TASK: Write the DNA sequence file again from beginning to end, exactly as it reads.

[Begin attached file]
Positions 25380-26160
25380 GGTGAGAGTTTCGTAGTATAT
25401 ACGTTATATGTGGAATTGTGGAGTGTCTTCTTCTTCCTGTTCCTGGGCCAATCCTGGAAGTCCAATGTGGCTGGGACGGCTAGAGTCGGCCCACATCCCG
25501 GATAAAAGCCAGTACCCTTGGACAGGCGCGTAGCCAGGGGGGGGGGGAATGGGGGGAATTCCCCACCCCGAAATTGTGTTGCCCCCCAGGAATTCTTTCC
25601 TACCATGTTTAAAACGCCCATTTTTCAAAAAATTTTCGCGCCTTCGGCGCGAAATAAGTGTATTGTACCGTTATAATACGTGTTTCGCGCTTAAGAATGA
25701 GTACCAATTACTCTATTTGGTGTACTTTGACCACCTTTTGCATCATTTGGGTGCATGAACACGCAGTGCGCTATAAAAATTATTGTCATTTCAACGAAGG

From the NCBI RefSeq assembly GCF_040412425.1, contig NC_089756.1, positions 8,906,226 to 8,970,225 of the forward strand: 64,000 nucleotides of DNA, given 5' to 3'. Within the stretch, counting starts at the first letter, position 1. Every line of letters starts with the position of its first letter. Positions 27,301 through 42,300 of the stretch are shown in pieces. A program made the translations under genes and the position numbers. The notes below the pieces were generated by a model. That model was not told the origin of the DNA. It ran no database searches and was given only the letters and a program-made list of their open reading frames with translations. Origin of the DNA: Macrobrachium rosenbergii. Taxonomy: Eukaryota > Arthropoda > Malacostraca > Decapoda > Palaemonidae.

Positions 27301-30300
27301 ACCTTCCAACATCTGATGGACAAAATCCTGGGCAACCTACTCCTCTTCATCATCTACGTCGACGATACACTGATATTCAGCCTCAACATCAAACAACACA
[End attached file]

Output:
Positions 25380-26160
25380 GGTGAGAGTTTCGTAGTATAT
25401 ACGTTATATGTGGAATTGTGGAGTGTCTTCTTCTTCCTGTTCCTGGGCCAATCCTGGAAGTCCAATGTGGCTGGGACGGCTAGAGTCGGCCCACATCCCG
25501 GATAAAAGCCAGTACCCTTGGACAGGCGCGTAGCCAGGGGGGGGGGGAATGGGGGGAATTCCCCACCCCGAAATTGTGTTGCCCCCCAGGAATTCTTTCC
25601 TACCATGTTTAAAACGCCCATTTTTCAAAAAATTTTCGCGCCTTCGGCGCGAAATAAGTGTATTGTACCGTTATAATACGTGTTTCGCGCTTAAGAATGA
25701 GTACCAATTACTCTATTTGGTGTACTTTGACCACCTTTTGCATCATTTGGGTGCATGAACACGCAGTGCGCTATAAAAATTATTGTCATTTCAACGAAGG

From the NCBI RefSeq assembly GCF_040412425.1, contig NC_089756.1, positions 8,906,226 to 8,970,225 of the forward strand: 64,000 nucleotides of DNA, given 5' to 3'. Within the stretch, counting starts at the first letter, position 1. Every line of letters starts with the position of its first letter. Positions 27,301 through 42,300 of the stretch are shown in pieces. A program made the translations under genes and the position numbers. The notes below the pieces were generated by a model. That model was not told the origin of the DNA. It ran no database searches and was given only the letters and a program-made list of their open reading frames with translations. Origin of the DNA: Macrobrachium rosenbergii. Taxonomy: Eukaryota > Arthropoda > Malacostraca > Decapoda > Palaemonidae.

Positions 27301-30300
27301 ACCTTCCAACATCTGATGGACAAAATCCTGGGCAACCTACTCCTCTTCATCATCTACGTCGACGATACACTGATATTCAGCCTCAACATCAAACAACACA